David Uren, 24 November 2015

The federal budget is hooked on tobacco taxes, which now provide it with more revenue than taxing petrol, super or capital gains tax.

The nation’s 3.1 million smokers are expected to deliver $9.4 billion to this year’s budget bottom line, which works out at just over $3000 a person.

It is a tax which hits the poor hardest. Among the richest 20 per cent of the population, only one in 10 smokes. But almost a quarter of the poorest 20 per cent are smokers, according to the latest Australian Bureau of Statistics health survey.

It is also a tax which hits those in regional and remote areas. More than 30 per cent of the poorest people in remote Australia smoke, compared with 20 per cent in the cities.

A Treasury study when the Rudd government was contemplating a 25 per cent increase in tobacco tax looked at the impact on a smoker with a 30-cigarette-a-day habit. If the smoker was on the minimum wage, the cost of cigarettes would rise from 19.2 per cent of their weekly income to 22.4 per cent, representing an erosion of income of 3.2 per cent.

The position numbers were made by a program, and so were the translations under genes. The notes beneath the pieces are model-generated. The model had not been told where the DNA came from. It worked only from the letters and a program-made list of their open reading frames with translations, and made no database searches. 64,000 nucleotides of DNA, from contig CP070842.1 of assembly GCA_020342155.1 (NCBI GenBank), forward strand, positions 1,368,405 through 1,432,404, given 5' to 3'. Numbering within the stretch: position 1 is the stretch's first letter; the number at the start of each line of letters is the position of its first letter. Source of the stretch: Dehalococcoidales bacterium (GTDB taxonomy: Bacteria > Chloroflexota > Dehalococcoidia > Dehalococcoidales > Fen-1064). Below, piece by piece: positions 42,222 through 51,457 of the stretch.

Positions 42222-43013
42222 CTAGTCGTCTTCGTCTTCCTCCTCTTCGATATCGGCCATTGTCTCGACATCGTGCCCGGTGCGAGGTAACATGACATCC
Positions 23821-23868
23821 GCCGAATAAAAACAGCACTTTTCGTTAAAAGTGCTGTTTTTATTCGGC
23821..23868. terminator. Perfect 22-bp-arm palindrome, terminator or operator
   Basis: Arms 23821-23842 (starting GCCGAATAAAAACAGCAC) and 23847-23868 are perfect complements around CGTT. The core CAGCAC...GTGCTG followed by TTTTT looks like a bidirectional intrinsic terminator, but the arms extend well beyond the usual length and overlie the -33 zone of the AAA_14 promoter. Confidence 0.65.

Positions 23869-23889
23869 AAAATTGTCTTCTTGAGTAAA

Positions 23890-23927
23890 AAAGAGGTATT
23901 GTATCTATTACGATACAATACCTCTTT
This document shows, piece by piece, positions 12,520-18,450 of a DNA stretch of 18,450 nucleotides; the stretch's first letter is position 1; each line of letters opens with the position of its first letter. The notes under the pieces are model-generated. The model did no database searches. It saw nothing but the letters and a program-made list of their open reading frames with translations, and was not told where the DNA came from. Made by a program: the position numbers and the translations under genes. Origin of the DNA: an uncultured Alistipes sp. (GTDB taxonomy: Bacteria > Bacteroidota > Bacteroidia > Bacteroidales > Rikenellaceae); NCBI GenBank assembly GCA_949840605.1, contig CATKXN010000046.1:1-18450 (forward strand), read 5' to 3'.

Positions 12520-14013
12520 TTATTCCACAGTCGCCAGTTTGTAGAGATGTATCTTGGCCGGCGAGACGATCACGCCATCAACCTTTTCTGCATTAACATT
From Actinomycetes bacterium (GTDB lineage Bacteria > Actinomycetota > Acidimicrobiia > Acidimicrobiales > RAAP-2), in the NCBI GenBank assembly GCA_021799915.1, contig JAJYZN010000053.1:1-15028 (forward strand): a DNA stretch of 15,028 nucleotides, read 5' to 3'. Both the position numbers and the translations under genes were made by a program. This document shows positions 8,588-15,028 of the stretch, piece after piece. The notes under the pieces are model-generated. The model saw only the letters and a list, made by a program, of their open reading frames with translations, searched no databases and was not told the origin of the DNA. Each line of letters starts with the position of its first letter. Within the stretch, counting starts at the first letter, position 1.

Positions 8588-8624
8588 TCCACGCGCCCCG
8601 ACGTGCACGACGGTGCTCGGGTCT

For someone on twice the minimum wage with the same cigarette habit, a 25 per cent lift in the excise would increase the share of income devoted to cigarettes from 9.7 per cent to 11 per cent, a rise of 1.6 per cent.

“A tax that is already considered regressive becomes more so as the rate of taxation is increased,” the study found.

It estimated the 25 per cent increase in tax would result in a 6.3 per cent fall in tobacco consumption and a 17 per cent increase in revenue. Another study indicated consumption had fallen 11 per cent two years later, although not all of this could be attributed to the tax increase.

Treasury cautioned that some of the cuts in smoking levels was the result of people quitting while the rest was people smoking less.

It cited US research showing that the health gains from the latter were marginal, as people compensated for smoking less by taking deeper drags from each cigarette.

Extracted in full from The Australia.